Eleven million Canadians are living with diabetes or pre-diabetes, according to the Canadian Diabetes Association. While there are numerous complications associated with the disease, what diabetics might not know is that it can also have a serious impact on eye health.
“Diabetes gives rise to a number of eye-related issues, including cataracts, glaucoma and potential vision loss,” says Dr. Jaswinder Bains. “Anyone suffering from diabetes needs to take extra caution and make sure that they undergo a comprehensive eye examination with their optometrist at least once a year.”
Dr. Bains explains that diabetes can affect all blood vessels in the body, including those in the eye. A condition called diabetic retinopathy occurs when there is a weakening or swelling of the tiny blood vessels in the retina of the eye, resulting in blood leakage, the growth of new blood vessels and other changes. If diabetic retinopathy is left untreated, patients can go blind.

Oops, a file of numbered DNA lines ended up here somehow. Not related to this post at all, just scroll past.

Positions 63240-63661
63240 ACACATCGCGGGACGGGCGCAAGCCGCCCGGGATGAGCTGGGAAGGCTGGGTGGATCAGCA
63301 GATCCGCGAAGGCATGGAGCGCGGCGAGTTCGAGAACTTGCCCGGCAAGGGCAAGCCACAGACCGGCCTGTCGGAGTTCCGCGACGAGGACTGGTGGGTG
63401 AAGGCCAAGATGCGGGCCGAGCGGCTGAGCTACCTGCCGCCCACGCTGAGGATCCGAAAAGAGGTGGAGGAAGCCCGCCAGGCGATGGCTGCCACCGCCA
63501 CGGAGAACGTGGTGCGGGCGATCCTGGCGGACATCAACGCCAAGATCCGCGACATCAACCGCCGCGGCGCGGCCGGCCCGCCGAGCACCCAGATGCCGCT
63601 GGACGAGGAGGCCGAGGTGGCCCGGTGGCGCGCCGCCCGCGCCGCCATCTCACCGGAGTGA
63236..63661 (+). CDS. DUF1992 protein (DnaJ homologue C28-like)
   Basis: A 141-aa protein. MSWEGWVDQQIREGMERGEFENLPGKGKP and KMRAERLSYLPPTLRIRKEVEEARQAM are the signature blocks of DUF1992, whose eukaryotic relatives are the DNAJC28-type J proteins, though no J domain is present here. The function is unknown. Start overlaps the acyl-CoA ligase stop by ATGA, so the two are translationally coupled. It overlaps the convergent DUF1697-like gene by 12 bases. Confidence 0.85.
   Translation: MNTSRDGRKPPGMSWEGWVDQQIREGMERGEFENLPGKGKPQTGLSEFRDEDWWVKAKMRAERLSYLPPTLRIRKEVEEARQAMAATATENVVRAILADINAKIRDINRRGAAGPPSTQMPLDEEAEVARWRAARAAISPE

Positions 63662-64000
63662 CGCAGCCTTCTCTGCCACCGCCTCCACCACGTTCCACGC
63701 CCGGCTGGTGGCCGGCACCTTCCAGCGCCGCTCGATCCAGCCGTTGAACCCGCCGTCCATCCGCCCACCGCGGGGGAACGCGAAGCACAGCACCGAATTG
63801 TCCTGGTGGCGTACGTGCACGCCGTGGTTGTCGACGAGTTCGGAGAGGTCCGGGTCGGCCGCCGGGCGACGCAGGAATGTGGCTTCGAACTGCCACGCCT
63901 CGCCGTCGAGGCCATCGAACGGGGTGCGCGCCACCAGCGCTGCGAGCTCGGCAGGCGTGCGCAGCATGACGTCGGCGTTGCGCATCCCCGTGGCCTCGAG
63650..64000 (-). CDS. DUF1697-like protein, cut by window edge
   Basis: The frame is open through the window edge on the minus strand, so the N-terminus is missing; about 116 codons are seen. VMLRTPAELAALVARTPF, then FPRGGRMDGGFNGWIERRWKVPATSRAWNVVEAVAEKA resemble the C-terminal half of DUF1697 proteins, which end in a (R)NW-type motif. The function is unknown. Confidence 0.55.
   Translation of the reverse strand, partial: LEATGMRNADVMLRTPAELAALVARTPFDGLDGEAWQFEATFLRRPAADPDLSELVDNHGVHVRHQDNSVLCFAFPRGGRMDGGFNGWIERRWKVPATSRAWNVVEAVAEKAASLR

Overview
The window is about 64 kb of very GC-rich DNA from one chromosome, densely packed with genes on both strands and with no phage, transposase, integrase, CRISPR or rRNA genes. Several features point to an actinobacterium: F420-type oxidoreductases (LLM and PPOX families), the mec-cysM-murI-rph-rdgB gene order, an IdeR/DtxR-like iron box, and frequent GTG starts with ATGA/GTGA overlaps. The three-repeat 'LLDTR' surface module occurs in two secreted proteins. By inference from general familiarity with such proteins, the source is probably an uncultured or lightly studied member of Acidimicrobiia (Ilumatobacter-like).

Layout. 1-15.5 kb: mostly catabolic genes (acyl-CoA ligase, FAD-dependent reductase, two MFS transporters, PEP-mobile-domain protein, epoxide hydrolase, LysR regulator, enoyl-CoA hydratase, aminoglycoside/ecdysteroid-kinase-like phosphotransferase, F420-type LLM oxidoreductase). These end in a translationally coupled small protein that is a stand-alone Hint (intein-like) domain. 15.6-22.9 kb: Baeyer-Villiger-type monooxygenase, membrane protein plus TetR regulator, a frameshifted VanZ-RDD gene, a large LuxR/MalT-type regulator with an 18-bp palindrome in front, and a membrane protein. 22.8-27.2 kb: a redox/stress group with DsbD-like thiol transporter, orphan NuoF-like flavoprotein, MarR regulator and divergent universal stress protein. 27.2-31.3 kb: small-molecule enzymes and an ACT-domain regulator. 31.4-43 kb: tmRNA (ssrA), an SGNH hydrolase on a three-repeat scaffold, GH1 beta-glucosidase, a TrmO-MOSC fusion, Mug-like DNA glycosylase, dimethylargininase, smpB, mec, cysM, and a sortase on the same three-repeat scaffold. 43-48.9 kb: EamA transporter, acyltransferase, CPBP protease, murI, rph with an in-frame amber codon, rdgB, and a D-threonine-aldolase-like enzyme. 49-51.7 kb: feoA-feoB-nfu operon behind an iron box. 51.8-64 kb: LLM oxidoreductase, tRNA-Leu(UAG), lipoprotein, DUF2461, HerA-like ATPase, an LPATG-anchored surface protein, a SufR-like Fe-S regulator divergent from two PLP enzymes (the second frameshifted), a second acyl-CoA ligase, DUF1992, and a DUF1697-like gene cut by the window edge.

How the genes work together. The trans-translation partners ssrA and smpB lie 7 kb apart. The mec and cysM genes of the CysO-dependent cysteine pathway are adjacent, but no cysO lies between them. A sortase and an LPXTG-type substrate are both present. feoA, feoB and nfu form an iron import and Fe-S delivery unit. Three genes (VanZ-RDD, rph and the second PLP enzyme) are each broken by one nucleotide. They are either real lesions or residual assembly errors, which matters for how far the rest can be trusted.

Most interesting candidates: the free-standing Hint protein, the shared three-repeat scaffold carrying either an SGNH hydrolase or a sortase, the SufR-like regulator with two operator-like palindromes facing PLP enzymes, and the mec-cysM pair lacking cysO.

Several factors increase the risk of developing diabetic retinopathy, including poorly controlled blood sugar levels, the length of time with diabetes, smoking, high blood pressure, drinking alcohol and pregnancy.
Fortunately, there are ways to avoid and treat diabetic retinopathy, says Dr. Bains. Controlling blood sugar levels is the first step towards avoidance, so it is important to follow a physician's instructions around diet, exercise and medication.
Early detection is crucial to treating the condition before serious damage to the eye occurs. An optometrist can identify the signs of diabetic retinopathy through a comprehensive eye exam and prescribe appropriate treatment.
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